NDS WA operations manager Frances Buchanan said the Productivity Commission conducted a review of disability services across Australia several years ago and found significant discrepancies in each state.

“Each state had its own model and there were lots of inconsistencies; some people were getting a lot of services, others nothing,” Ms Buchanan told Business News.

“There were long waiting lists, unmet needs, limited choice for the person with the disability; inequities across the sector.

“But this was not necessarily the case in WA.”

Ms Buchanan said that, prior to the introduction of the NDIS Act, WA already had a scheme in place that included similar features to the federal government’s proposed relationship-based service model, such as individualised funding, as well as some degree of customer choice and control.

“Basically WA didn’t want to throw the baby out with the bathwater,” she said.

“An agreement was signed to do two years’ worth of trialling of both models, so that would either indicate what model was better for WA or suggest a hybrid model that took the best from both.”

Ms Buchanan said there were some key operational differences between the models, including the pricing of services as well as the funding mechanisms. She said organisations under the state model were funded three months in advance, whereas the Commonwealth model placed funding in arrears, after the service had been delivered. 

“We knew this would be somewhat of a burden for WA organisations that provide services in both trial sites, but for the sake of getting the best system the sector was open to that,” Ms Buchanan said. 

“But October has come and gone and there has not been a whisper.

“Service providers are unsure what to tell the people they support and how to prepare themselves ahead of the formal rollout of a scheme in July.”

Some organisations that operate across different sites, including Intelife, Rocky Bay and the Autism Association of WA, have invested in new IT systems in order to accommodate anticipated changes and process the different payroll systems attached to each funding model.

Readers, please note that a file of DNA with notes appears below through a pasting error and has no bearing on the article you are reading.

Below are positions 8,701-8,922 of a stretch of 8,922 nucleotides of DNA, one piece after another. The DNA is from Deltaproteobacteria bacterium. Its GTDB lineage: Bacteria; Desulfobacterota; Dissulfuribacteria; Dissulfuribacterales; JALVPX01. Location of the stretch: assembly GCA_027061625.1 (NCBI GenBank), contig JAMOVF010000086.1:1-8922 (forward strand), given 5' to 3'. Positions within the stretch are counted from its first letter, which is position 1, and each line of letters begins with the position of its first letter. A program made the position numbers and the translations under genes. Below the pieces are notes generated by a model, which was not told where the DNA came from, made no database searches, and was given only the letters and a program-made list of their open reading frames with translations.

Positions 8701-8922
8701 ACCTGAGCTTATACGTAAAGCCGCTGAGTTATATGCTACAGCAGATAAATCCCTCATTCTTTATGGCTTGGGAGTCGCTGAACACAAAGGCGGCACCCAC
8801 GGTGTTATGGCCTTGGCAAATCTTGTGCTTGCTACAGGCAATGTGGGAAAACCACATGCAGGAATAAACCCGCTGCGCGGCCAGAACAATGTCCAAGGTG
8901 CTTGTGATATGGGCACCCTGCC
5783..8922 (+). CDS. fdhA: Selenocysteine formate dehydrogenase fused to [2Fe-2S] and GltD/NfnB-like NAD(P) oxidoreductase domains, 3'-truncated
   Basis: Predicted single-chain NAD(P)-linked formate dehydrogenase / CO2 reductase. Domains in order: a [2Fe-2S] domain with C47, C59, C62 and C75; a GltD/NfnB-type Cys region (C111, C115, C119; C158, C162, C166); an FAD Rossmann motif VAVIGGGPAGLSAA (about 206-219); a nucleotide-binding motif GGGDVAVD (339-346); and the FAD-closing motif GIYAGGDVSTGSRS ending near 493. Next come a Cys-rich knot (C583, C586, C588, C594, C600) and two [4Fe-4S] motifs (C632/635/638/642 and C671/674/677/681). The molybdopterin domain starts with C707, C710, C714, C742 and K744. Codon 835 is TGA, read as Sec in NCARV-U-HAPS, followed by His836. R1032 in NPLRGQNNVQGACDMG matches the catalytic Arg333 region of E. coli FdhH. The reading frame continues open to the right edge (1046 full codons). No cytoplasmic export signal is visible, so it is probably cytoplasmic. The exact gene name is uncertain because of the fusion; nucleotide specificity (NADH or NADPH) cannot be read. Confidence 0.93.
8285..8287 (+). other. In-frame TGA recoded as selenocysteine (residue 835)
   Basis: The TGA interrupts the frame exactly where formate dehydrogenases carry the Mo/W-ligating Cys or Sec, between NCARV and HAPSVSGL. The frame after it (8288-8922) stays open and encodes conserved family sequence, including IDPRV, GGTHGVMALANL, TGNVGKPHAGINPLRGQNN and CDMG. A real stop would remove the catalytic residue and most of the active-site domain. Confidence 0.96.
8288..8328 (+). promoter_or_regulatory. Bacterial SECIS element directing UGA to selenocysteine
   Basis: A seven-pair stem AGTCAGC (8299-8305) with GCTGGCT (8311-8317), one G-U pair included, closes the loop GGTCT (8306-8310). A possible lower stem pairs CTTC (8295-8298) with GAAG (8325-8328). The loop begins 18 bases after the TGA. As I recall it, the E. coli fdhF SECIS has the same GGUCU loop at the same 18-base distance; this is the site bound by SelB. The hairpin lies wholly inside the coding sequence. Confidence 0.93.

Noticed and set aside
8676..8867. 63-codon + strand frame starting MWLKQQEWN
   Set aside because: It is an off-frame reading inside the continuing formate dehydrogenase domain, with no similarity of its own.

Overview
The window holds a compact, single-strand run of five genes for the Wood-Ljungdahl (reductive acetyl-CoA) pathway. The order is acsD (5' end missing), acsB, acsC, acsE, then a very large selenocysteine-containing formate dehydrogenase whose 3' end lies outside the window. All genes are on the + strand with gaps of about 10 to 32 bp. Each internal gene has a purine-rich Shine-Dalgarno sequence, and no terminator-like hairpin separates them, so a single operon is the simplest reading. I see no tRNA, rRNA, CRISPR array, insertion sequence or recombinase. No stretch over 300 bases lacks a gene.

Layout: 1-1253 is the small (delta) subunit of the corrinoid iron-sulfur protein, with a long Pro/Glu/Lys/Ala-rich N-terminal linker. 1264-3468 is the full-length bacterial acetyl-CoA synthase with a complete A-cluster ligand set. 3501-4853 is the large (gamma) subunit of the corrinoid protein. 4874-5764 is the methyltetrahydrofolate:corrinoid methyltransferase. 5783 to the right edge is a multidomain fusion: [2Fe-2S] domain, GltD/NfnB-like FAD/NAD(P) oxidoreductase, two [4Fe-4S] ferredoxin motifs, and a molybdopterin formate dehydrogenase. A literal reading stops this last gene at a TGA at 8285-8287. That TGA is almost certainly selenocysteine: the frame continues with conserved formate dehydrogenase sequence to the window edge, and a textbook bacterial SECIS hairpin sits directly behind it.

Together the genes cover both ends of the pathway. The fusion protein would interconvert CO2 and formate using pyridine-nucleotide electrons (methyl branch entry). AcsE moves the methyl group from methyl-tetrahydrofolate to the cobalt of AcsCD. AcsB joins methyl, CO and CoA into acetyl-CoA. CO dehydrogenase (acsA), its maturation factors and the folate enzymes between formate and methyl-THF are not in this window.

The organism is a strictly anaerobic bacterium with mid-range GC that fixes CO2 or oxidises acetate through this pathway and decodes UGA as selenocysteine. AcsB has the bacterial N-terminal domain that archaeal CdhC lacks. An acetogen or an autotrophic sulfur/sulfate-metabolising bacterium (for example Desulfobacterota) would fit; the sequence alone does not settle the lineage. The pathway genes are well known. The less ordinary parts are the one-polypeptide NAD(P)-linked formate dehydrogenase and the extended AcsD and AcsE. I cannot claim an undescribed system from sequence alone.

“In terms of invoicing, currently we are operating under three different business models. As a result, we have had to treat it more as a business than it ever has been,” Intelife’s Ms Beermier said.

“We’re fortunate that the size of the organisation that we are can carry some of what the small providers won’t be able to in terms of receiving income in arrears.

“Really, an organisation needs to have a minimum three months’ cash flow in reserve, and if they don’t then they could suffer.”

Autism Association of WA AIM employment program executive manager, Russel Thomas, said the biggest challenge the sector faced was the compliance framework around funding.

“We have had to set up client management and payment systems to meet whatever funding situation that eventuates as each are quite different in how they are managed,” Mr Thomas told Business News.

“It’s a huge shift in operations for a lot of organisations in terms of moving from bulk advanced payments to having to claim after the service is delivered.

“It has been hard to be strategic and know what infrastructure to put in place; we’re trying to set up systems and develop a strategy for the organisation based on unknowns.”

Mr Thomas said the state and Commonwealth governments were still negotiating the scheme and hoped a decision would be made within the next few weeks.